I stopped breathing.
For many memoir writers, a byline in the Modern Love column is the holy grail of publication. Book deals have been struck based on those 1,500 words and the odds of being published in the column are slim. Out of 7,000 submissions annually, only 52 are accepted, less than one percent. But this one finally took and I was going to give birth to my beautiful newborn essay!
I have an unexpected opening soon and want to be assured that your family is OK with publication. Are they?
“Ok” seemed like a vague term. What exactly was his definition? I thought about my daughters’ role in the essay. In it they chat on the telephone and sleep through my goodbye. They had minor roles; sure, they would be ok with that.
What about the handful of other people in this essay: my childhood neighbor, the college girlfriend, the guy in the bar from more than thirty years ago and the man from Match.com? They were just cameos; no problems there. My mother? She was a little trickier, but I could easily edit those two sentences.
And then I considered my ex-wife.
Here is the thing about writing memoir; you can’t just scratch the surface and expect readers to care. You have to dig deep and expose the fault lines. You must jump into the abyss and then somehow claw your way back to the top. No one makes that trip alone. Sometimes we work together, often we fight each other for a toehold and sometimes we stand on each other’s shoulders. But sometimes, we let go. And this was an essay about letting go.
For the past three years I have been getting up at 5 a.m. to write a book-length memoir. Each morning I think of Anne Lamott’s quote: “You own everything that happened to you. Tell your stories. If people wanted you to write warmly about them, they should have behaved better.” And another one that sticks with me is Joyce Maynard’s quote: “Write as if you were an orphan.”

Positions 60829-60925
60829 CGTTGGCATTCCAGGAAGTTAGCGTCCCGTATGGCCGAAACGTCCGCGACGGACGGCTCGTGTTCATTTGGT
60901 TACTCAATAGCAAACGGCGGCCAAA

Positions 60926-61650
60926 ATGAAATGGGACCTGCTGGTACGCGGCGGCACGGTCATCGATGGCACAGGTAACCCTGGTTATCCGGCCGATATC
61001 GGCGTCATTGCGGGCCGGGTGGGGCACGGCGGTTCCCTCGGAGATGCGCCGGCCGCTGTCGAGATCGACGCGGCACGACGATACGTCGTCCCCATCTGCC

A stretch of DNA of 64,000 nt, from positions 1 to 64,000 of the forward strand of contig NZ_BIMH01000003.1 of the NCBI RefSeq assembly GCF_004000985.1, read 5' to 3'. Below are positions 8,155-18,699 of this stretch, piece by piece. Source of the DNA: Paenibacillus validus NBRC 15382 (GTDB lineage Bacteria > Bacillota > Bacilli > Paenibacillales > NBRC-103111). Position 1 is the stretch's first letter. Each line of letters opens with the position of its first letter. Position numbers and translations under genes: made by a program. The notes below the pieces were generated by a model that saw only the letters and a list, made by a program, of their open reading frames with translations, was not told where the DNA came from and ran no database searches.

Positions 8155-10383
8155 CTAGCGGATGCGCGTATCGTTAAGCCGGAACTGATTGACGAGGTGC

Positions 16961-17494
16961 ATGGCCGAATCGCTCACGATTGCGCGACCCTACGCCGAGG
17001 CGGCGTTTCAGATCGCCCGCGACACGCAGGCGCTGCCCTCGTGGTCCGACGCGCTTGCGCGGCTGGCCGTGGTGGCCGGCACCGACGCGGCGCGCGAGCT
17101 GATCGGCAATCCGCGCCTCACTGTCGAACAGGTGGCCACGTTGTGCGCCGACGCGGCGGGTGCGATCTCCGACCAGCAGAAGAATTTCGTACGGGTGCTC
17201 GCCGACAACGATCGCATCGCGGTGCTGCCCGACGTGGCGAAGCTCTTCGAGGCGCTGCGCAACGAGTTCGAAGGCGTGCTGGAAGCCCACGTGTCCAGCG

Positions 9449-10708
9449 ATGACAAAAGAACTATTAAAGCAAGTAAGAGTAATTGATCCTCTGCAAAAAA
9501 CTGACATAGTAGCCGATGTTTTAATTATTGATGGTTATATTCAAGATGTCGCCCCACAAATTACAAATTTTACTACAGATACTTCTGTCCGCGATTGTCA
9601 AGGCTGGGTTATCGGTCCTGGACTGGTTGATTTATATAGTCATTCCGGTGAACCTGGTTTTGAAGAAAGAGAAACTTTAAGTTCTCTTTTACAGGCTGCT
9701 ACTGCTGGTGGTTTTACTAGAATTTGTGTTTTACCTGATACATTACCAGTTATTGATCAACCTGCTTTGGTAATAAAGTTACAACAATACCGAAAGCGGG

This essay was not vengeful. Neither was it a tribute. It was truthful and there were two paragraphs regarding my ex-wife that had never been revealed to the public. Those two paragraphs held the others together like a keystone. Without them, everything else crumbled.
I sent the essay to my ex-wife with a note explaining how our story was so important and that revealing yourself, warts and all, was incredibly liberating. Her response? “I can’t believe you even wrote those two paragraphs about me. They need to be removed immediately.” But I didn’t remove them. I modified them and sent the changes back to the editor who was quick with his own reply.
With essays like this, you can’t be coy or evasive or you lose credibility. With the change, you’re making readers fill in the gaps, to speculate, to fumble around. It’s like in trying to walk a tightrope you end up falling off both sides.
I had a sickening feeling in my gut that felt like falling. Falling back into the abyss where I had braided together 75,000 words that lay coiled like a rope on the cavern floor. They would never see the light of day.
Yes, we own everything that happened to us, but do we own everything that happened to others which in turn affected what happened to us? When can we claim someone else’s secret as germane to telling our own? While Lamott’s directive “Tell your stories,” seems clear, reality is not.
I have shared my most intimate secrets with complete strangers in writer’s workshops and received accolades for dubious life choices I have made. “Oh you abused steroids? What a perfect metaphor. You have to include that!” Through the process of writing about my life, I have become inured to the pain and hardships. But I had not allowed others to process what happened to them because of what happened to me.
I took a deep breath, crafted an email to the editor and told him that the two paragraphs must be removed. If the essay fell apart, then I had to accept the consequences.
Four days, three hours and twelve minutes later, I received an email from the editor, certain that it would be “Thanks, but no thanks.”
We’re going to run the essay short and I’ll use the space to promote our college essay contest.
When I re-read the essay I realized it didn’t fall apart, but it had shifted focus and in turn, so did I. This was an essay about love after all and so I needed to show it.
Every morning I wake up early and tell my stories. Yes, I will always write as if I am an orphan, but when I publish them, I’ll remember that I am not.